From your other remarks, it seems as though your two fish have settled in really well, it would be a pity to spoil such a beautiful beginning. If you have any further worries or doubts, please get in touch with us but, in the meantime, enjoy your fish!



I was reading the answer to the plant query about 'British Oxygenators' on your pages and noticed that one plant had the word 'antipyretica' in its scientific name.
This, I take it, means 'fireproof' but how does this square with an underwater plant? Puzzled of Peterborough

You're not only observant but quite right too, Puzzled.
The plant's specific name (Fontinalis antipyretica) does indeed mean 'fireproof' and it is a story that goes back hundreds and hundreds of years.

Apparently, houses' eaves were stuffed with the plant (which has non-inflammable properties - you don't keep having to wet it down!) to form a firebreak probably to stop the rush or thatch roof from catching fire. Whilst it is said to date from Roman times, apparently Eastern European and Scandinavian people also found it useful - long before us fishkeepers got interested inthe plant for a more natural reason!


I set up a reef tank (Berlin style) a few months and am quite pleased with the results so far. I am a little alarmed by the sudden appearance of 'anemone-like' growths on the living rock. In their own way, they are not unattractive but they seem to be increasing in numbers.

I appreciate that when you use living rock you take a chance on 'stowaways' and hope that any that do come to light will be benign rather than malicious.
What ought I to do about these creatures? Brian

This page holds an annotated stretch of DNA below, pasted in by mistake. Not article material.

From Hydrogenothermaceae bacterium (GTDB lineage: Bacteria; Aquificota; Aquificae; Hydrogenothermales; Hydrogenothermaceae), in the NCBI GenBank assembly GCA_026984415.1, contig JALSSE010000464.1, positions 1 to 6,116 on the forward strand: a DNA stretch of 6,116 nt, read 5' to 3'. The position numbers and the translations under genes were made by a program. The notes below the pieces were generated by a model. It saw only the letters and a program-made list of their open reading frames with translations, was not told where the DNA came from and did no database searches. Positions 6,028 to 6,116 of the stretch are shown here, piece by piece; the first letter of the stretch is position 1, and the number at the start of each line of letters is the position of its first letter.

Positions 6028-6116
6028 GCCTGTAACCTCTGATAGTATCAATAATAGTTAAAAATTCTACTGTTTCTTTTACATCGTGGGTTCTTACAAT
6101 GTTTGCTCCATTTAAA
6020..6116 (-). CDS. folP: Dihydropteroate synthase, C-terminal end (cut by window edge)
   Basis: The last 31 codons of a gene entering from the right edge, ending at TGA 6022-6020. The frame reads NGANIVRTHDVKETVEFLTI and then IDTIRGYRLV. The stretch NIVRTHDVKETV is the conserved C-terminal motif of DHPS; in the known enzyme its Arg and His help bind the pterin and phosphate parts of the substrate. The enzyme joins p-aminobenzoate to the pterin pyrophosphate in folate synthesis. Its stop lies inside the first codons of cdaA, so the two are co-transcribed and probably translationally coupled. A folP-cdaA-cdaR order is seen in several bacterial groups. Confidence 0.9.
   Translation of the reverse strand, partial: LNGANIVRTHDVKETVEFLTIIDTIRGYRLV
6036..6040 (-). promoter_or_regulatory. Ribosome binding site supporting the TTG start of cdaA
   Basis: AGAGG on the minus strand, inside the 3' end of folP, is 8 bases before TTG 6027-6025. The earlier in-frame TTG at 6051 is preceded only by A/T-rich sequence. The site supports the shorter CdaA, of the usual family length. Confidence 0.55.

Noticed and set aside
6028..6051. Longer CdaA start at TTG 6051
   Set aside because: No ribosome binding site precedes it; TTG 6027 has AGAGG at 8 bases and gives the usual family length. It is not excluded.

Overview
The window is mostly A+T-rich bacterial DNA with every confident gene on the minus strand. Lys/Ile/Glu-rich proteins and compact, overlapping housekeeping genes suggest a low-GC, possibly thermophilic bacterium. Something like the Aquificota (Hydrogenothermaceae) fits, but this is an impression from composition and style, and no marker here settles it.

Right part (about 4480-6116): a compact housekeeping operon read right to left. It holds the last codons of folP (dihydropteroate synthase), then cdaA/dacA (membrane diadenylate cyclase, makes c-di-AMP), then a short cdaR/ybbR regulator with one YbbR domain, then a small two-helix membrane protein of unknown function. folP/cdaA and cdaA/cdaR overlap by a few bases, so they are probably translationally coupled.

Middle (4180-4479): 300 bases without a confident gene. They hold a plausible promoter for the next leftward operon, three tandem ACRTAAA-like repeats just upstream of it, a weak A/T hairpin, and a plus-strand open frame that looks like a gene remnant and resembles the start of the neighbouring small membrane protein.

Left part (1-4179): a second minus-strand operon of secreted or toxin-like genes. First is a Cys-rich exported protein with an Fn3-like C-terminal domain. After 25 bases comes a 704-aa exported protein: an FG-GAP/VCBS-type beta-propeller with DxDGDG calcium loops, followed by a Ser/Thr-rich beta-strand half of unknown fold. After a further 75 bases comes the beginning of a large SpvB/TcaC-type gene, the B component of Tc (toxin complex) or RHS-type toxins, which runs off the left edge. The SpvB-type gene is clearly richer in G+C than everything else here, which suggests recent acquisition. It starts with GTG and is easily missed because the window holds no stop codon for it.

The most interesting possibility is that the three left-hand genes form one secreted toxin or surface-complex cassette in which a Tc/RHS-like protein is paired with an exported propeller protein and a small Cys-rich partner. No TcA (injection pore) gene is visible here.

As you say, you are at the mercy of living rock's passengers which can, at times prove troublesome.

What you have been blessed with is the Glass, or Rock Anemone, Aiptasia and these can be hard to eradicate. However, they can be kept under control by both natural and 'man-made' means.

It's no use prising them off from the rock as any remnant will simply regenerate.

Physical methods that have been tried include buring them out with a soldering iron, injecting them with many things such as boiling water, lemon juice and kalkwasser. There is a proprietary brand on the market called Joe's Juice which is reported to be efficacious.

Turning to natural predators, the most favoured are an invertebrate and a fish. The Peppermint Shrimp, Lysmata wurdermanni, is fond of eating juveniles and perhaps harrasses the larger specimens too.

The Copperband Butterflyfish, Chelmon rostratus, also eats Aiptasia and you can imagine how the fish's elongated beak-like jaws are brought into play in this respect.
One problem of using this fish is that it may be difficult to keep for the inexperienced hobbyist, although some report that it is troublefree.


Last updated April 8th, 2005